Mélissa Bédard wants to see people love each other like that

M&eacute ;lissa Bédard wants to see people love each other like ça

Saint-Émile singer Mélissa Bédard has released her fifth album, Love yourself like that, on January 27th. For this new opus, the artist went to draw deep within herself to lay her most intimate project in her career.

The first song, of the same title as the album, illustrates very the more personal side developed by the artist from Quebec. It was the first time she recorded a song that she wrote herself.

The genesis of Aime-toi comme ça is surprising, but not surprising in the eyes of Mélissa Bédard. “I was on Highway 20 when I had the idea for the song. I stopped on the side of the road and started writing all the lyrics! It flowed naturally.”

It was the hateful comments and the desire to set an example of self-acceptance for his 13-year-old daughter that prompted him to take up writing for the first time. “It is not the greatest deployment in relation to the words used, but the important thing is the strong message that they transmit, argues the neophyte author. In the midst of appearances, I want people to remember that no one is perfect and that you have to love yourself as you are.”

Mélissa Bédard does not hide the fact that she feels even more proud when listening to the fruit of her reflections set to music by her friends Simon Dancause and Étienne Bureau. She also co-wrote another song on the album, Forever…Farewell, in collaboration with pianist and musical director, Roby Talbot.

This play tackles another sensitive subject: medical assistance in dying. The artist from Quebec has experienced the departure of a loved one who has asked for death in recent years. In a last message addressed to Mélissa Bédard, he wrote “forever… goodbye”.

With this song, she therefore wishes to break down taboos. “Death is inevitable. We will all go through it one day. I think it can only be good to talk about it.”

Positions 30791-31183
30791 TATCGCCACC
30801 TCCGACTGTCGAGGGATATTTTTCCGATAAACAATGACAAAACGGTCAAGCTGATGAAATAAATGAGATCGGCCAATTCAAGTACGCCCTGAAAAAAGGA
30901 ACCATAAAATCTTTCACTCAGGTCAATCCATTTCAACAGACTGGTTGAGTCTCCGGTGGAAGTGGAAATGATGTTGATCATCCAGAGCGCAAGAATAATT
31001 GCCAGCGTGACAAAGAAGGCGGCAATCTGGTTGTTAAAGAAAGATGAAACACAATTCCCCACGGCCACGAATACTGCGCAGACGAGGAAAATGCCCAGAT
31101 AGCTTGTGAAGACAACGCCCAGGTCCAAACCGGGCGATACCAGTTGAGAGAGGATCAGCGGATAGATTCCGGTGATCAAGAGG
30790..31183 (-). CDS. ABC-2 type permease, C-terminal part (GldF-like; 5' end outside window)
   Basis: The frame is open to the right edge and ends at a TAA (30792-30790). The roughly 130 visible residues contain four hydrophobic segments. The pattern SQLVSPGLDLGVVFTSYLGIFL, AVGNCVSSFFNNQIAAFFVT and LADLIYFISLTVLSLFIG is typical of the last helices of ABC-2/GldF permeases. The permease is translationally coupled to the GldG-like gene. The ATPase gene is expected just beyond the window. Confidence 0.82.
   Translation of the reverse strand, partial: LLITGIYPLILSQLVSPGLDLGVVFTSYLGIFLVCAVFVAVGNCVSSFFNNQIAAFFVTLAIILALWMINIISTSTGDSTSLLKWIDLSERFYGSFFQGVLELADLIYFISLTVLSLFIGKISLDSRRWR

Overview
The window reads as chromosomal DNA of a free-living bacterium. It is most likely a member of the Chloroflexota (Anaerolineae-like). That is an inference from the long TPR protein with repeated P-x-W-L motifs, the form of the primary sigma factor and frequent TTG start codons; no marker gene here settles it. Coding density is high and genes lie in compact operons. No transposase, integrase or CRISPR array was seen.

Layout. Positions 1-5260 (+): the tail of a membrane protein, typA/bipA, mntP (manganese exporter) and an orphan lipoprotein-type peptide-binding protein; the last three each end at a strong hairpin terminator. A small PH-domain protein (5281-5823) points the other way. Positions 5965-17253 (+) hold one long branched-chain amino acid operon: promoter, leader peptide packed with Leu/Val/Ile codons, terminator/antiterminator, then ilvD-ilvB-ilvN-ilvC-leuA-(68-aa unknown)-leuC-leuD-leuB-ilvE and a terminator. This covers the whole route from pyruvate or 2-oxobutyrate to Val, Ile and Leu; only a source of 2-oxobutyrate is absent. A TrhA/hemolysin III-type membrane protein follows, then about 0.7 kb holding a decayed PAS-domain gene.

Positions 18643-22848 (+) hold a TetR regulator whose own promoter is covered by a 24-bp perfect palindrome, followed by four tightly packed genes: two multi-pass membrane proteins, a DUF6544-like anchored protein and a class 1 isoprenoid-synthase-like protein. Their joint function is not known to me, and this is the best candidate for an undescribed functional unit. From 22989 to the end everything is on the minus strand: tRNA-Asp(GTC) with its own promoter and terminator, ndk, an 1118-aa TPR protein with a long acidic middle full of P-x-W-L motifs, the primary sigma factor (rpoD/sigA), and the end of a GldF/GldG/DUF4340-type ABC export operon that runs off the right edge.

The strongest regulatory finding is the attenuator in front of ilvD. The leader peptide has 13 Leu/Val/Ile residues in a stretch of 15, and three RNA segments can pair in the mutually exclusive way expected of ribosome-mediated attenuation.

Among the 11 tracks on her new album, Mélissa Bédard has decided to slip three posthumous tributes to Quebec artists who have lost their lives in recent years. We can hear, among others, Marie-Jo by Karim Ouellet and You will never know, by BB, in honor of Patrick Bourgeois.

The singer, however, wanted to reserve a special place for a monument of Quebec music with Un certain smile by Michel Louvain. “I had the opportunity to meet him three times in my life, including once when I performed this song for him at the Enfants de la télé. He died about a year later.”

The artist from Saint-Émile admits to having discovered the work of Michel Louvain more seriously after his death. “I found music there that brings out strong positive emotions. I understood why he had so many fans who loved him so much,” she confides.

In Quebec to stay there

In the Quebec artistic landscape, Mélissa Bédard is an irreducible Gauloise who refuses to join Montreal and its surroundings. “I deeply love Quebec. I grew up here and I live in the same neighborhood, surrounded by the same friends as during my childhood. It's important for me to stay there so as not to uproot my children.”

Even if the hours of driving to return from an electrifying evening are sometimes a hard return to reality, she appreciates this distance between his professional life and his personal life. “When I'm at home, I'm a mom and it makes me feel good that there is a break between the two worlds, concludes the singer. It allows me to keep my balance and stay down to earth.”

Mélissa Bédard's new album, Aime-toi comme ça is available in stores or online since the 27th January.

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